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Food access issues on the suburban/urban interface: a case study for Longmont, CO




Phillips, Megan Elizabeth, author
Thilmany, Dawn D. (Dawn Denise), advisor
Graff, Gregory D., committee member
Shields, Martin, committee member

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Traditional literature on food deserts focuses on rural and urban areas, often blaming suburban areas for supermarket abandonment while simultaneously praising suburban areas for their rich food environments. This research shows that despite a dense concentration of supermarkets and other food outlets in the suburban area of Longmont, Colorado, a segment of residents still experience significant challenges in securing fruits and vegetables. However, unlike rural and urban food deserts, distance does not appear to be a significant barrier, perhaps because Longmont exhibits urban center characteristics and suburban characteristics given its proximity to metro-Denver. A community based food assessment complete with a survey, focus groups, and listening session was used to gather data, and then to explore characteristics that explained perceived barriers, ordered probit models and summary statistical analysis were utilized. Results from the models predict that alternative modes of transportation (not one's own car) and ethnicity increase perceived challenges in purchasing/receiving fruits and vegetables. Also, while some primary sources of fruits and vegetables (natural grocery stores, ethnic markets, and seasonal outlets) are associated with increased fruit and vegetable consumption, our expectations that education and income would influence consumption were not discovered. These findings challenge common notions about food deserts and food access issues, as well as their recommended solutions. Alternative solutions to addressing food access are discussed in the context of areas, such as Longmont, along the urban/suburban interface. Overall, it is suggested that food access issues in Longmont are not due to market failures, but instead due to mismatched infrastructure. Several policy proposals and projects are suggested.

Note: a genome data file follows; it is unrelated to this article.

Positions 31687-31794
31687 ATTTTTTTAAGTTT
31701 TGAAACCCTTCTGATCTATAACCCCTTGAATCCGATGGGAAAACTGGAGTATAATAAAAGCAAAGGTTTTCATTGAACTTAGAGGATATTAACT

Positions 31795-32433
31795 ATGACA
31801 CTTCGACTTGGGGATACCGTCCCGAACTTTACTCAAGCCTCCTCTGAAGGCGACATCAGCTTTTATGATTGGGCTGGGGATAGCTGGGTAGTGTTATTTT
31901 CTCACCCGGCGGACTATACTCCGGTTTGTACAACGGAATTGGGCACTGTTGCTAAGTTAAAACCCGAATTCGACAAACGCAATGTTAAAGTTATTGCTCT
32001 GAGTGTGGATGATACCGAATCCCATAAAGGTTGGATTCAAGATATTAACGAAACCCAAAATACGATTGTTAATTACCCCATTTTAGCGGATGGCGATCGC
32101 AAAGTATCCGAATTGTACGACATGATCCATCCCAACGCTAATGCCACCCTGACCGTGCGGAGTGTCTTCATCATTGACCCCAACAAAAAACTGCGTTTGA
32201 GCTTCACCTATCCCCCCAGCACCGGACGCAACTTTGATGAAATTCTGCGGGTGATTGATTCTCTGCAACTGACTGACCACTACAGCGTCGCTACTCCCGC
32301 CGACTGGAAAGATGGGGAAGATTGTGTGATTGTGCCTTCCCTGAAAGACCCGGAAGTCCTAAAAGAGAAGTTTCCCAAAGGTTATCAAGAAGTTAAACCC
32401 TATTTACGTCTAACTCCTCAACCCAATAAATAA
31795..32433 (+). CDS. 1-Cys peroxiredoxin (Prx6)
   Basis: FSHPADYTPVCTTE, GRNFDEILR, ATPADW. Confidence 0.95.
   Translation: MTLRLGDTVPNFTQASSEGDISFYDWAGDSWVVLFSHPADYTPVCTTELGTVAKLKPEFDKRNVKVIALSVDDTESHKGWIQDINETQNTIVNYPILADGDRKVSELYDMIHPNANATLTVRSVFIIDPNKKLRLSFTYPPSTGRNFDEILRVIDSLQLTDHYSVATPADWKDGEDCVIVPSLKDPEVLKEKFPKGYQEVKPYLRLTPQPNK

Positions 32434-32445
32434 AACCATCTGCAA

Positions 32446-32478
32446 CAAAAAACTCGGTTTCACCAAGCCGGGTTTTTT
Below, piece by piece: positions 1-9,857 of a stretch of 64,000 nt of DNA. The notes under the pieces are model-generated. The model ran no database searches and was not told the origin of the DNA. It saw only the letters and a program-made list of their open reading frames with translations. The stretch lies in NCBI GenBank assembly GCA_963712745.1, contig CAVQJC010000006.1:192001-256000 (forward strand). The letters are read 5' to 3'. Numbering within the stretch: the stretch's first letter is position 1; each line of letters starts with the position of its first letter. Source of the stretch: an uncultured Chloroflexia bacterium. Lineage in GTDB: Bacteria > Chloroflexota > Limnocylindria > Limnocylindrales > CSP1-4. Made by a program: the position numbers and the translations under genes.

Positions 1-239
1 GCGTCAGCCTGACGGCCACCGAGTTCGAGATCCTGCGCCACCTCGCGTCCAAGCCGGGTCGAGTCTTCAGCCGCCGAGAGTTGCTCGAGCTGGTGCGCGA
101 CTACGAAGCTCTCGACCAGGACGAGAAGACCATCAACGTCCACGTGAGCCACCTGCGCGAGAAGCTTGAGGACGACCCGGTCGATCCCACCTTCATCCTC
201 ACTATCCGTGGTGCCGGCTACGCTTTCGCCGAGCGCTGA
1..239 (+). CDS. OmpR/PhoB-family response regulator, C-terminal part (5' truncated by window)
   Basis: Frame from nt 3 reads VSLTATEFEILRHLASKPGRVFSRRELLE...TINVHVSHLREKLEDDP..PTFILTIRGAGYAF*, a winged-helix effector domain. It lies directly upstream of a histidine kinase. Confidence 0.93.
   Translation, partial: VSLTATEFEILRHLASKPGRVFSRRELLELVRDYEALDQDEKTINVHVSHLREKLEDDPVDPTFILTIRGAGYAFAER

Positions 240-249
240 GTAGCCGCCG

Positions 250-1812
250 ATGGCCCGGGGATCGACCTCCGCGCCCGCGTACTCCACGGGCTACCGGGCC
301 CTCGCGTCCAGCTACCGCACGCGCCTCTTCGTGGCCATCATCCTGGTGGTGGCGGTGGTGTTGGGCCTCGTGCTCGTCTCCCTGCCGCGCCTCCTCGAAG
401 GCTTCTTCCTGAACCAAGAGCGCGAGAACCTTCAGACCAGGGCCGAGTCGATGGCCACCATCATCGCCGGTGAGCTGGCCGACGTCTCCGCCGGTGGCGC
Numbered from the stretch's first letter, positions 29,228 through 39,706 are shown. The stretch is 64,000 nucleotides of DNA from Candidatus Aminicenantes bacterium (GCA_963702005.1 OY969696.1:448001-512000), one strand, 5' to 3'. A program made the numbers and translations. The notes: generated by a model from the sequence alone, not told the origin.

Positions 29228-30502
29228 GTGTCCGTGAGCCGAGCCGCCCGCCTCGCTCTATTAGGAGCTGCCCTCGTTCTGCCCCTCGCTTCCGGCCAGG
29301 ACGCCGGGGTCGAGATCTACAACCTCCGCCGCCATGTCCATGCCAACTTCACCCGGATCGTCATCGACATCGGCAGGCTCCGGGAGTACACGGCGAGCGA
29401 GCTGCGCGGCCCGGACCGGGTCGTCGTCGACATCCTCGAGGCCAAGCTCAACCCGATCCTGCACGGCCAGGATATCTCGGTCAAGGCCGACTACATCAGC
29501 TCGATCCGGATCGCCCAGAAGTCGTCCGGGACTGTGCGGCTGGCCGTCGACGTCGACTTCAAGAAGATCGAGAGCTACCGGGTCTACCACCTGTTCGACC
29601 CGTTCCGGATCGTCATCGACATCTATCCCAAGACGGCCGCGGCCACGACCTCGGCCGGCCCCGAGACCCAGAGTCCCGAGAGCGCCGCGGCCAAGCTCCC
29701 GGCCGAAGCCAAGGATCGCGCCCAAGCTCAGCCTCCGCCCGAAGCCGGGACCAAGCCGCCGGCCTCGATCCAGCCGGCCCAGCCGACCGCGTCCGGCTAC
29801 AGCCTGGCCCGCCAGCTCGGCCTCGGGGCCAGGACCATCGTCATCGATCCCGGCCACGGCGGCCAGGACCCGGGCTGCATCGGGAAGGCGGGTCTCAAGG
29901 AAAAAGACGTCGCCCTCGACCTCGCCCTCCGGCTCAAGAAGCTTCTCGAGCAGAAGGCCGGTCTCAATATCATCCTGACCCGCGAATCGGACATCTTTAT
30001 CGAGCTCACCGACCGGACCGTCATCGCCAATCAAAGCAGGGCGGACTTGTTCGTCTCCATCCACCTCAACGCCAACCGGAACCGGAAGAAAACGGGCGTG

2011 Summer.
Includes bibliographical references.

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